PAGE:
Public Notary or Notary Public are familiar terms when it comes to verifying the legality of documents. Duties of a notary public can tie into many legal formalities, but whatever the kind of document or transaction, they center around authentication or attestation of oath.
What Does a Notary Stamp Mean?
A notary’s stamp can be a physical impression from a crimping embosser or an inked stamp. It minimizes fraud in legal documents by attesting to signatures and administered oaths. Generally, notary seal and notary stamp are the same thing and people often use the term notary stamp as a reference to a raised or embossing seal.
Who is a Notary Public?
A Notary Public is an agent of state government able to certify legal documents, administer oaths and affirmations, sign important documents, and in some states, to write depositions, affidavits, and testify as a witness. The origin of notary public is ancient Rome. During that time, only a handful of people could read and write, so these notaries served to ensure binding agreements could be made. Now, you can find notary services easily for a small fee.
What Are the Duties of a Notary Public?
A notary public has two main responsibilities. One is the signature attestation that must be done face-to-face and the other is attesting documents to minimize fraud. In order for a document to be notarized, the signer must personally be in front of the notary public. In some states, another person can come on behalf of the signer if the signer can’t visit or be visited by a notary as a result of illness or injury.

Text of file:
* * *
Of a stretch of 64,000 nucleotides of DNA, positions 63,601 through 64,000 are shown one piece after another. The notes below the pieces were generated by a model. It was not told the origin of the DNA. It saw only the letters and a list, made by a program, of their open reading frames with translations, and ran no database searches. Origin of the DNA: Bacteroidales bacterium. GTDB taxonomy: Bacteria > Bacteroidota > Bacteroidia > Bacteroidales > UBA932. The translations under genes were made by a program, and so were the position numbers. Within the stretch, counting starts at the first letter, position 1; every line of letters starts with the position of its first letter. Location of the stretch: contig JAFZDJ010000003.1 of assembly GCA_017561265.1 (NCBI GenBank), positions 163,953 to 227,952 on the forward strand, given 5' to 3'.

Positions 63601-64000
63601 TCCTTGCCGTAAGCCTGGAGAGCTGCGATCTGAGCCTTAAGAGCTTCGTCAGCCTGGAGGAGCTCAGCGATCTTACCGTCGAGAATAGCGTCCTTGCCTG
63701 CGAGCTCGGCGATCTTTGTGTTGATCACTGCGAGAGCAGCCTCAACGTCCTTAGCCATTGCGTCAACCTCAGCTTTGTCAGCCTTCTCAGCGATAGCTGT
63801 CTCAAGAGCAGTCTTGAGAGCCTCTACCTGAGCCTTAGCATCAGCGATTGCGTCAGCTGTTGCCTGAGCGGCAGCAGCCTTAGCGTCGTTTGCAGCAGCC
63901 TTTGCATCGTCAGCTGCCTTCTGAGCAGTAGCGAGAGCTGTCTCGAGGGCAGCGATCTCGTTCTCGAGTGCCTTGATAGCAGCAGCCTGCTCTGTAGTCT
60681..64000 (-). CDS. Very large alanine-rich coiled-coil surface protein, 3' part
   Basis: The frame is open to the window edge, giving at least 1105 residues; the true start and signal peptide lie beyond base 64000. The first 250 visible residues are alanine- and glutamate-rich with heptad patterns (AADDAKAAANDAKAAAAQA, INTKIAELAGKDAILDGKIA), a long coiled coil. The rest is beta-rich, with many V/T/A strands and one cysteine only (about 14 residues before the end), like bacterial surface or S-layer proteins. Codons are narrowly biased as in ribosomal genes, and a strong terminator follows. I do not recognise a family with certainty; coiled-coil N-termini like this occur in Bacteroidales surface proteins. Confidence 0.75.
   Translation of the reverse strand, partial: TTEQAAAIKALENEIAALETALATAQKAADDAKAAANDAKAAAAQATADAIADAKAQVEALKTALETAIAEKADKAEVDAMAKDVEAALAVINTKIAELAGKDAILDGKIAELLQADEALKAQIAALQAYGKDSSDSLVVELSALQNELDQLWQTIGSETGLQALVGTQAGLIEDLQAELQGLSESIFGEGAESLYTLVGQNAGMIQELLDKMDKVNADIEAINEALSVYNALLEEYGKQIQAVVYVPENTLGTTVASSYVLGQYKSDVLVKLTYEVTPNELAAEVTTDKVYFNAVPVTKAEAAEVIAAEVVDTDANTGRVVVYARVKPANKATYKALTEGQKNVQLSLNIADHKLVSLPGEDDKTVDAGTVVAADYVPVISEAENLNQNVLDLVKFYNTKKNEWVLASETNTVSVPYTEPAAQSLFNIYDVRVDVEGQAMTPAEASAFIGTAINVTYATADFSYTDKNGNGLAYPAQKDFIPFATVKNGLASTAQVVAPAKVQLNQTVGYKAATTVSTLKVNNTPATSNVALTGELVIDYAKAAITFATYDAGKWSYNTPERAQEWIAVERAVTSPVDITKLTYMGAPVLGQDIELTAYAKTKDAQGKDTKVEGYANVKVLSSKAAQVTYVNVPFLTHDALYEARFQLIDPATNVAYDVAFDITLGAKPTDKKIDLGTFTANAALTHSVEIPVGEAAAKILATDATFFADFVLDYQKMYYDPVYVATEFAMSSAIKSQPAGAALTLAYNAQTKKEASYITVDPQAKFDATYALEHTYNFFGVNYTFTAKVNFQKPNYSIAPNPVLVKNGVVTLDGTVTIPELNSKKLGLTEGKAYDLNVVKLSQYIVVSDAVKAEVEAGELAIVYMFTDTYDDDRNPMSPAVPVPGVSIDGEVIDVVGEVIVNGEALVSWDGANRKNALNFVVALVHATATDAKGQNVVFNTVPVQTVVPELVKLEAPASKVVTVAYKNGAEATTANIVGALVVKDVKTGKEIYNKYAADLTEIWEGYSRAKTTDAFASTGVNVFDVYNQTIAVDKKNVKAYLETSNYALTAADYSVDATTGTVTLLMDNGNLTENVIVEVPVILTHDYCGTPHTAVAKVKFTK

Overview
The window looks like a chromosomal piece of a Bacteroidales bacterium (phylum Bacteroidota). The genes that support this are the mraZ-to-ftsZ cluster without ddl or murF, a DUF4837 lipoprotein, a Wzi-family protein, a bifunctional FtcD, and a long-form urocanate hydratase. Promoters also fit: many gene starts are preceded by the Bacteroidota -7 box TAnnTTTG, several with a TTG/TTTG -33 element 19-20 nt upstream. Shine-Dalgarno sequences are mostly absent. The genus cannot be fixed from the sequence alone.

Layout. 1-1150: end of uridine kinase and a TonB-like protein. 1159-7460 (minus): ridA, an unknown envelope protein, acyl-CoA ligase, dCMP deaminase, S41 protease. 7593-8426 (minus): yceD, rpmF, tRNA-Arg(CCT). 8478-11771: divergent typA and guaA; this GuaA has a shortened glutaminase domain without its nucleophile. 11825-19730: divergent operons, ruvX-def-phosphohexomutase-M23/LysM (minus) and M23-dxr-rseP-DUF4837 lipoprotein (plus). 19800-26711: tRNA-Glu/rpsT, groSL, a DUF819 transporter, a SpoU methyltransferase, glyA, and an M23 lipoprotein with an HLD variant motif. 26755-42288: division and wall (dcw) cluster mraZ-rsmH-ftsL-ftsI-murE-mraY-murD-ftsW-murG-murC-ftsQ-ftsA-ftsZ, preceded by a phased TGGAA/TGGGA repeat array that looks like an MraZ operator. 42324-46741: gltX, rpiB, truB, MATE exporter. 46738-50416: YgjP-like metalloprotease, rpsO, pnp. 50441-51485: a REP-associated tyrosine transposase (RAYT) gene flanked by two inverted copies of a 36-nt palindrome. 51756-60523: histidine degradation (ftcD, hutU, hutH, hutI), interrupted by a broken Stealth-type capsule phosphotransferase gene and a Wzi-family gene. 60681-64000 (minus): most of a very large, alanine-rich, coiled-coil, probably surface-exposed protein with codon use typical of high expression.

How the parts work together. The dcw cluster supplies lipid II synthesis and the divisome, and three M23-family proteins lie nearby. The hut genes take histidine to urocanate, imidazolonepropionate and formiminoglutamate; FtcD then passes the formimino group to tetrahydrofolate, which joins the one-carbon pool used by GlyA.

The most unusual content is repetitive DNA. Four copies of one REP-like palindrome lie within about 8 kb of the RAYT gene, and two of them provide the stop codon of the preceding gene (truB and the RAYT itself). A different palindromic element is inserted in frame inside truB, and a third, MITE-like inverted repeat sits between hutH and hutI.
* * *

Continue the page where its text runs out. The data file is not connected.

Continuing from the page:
A notary public can record a sworn oath of authenticity or witness the signing of documents. They have legal authorization to certify documents, take acknowledgments, and administer oaths. Meanwhile, it’s noteworthy that notaries exercise no jurisdiction or power in criminal cases.
The Notarizing Process
The notarizing process is pretty straightforward. First the notary will examine the documents to ensure they’re legally binding and not missing information. The customer must present identification and sign the documents with the notary as a witness. The notary then completes the process by dating, sealing or stamping, and signing the document. This face-to-face procedure ensures the authenticity of the signature.
In U.S states, a notary can only seal or stamp next to their signature on a document they’re notarizing. Without the right documents provided, notary officials cannot legally stamp and sign. The signature means that the notary official has performed a notarial act, either an acknowledgement or an oath. Finally, the stamp provides proof that the person is a notary. It doesn’t authorize any notarial act.